One of the things I’ve realized about Twilight, may it burn in hell forever, is that there is no evidence to support the backstories we’re told. There is nothing in all four books to indicate that any character is who their backstory says they are. Scalzi’s Redshirts falls to this sin as well. Basically we get a backstory to explain who a character will be before we actually know them. Huge no-no. The evidence– a character’s actions, words, and personality– must come before the backstory. To put it another way, a backstory explains why a character acts, thinks, or speaks the way they do. In Twilight, may it burn in hell forever, as in this we get a backstory without any prior evidence to corroborate it. In fact Redshirts has an entire scene in which every hero’s backstory is told before we even meet them. I believe it’s within the first ten to fifteen pages of the story. It reads like a military briefing. What the hell?! This is not character building. This is so far beyond lazy writing. It’s– It’s– *nerd-Hulk*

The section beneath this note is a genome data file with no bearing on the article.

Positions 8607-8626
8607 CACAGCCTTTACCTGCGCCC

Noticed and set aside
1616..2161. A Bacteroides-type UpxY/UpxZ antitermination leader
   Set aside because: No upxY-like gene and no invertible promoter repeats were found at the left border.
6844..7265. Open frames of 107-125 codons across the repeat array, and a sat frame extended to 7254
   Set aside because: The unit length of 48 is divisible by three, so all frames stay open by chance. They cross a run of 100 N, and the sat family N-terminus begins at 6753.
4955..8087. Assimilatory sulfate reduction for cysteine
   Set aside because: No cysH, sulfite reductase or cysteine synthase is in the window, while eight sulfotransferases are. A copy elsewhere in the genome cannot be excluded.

Gah! Son of a banana-slug eating weregoat and a tango dancing Dalek! My niece can tell better stories than this, and she’s four. What in earth, heaven, and hell makes Scalzi think that this constitutes character development?! Somebody took Stephanie Meyer’s creative writing class.

I think it’s passed now. On to number three!

Quick Fix 3: One of Us… One of Us… One of–

Let’s talk about this protagonist Scalzi’s saddled us with. Andrew. Andy. Mandy pandy Andy. Andy the pansy. Handy Andy. Okay. That’s enough of that.

Andrew joined a monastery. He spent more than a few years there as a monk before joining the Intrepid. Now when I first heard this I thought, “Oh, that’ll make for an interesting character.”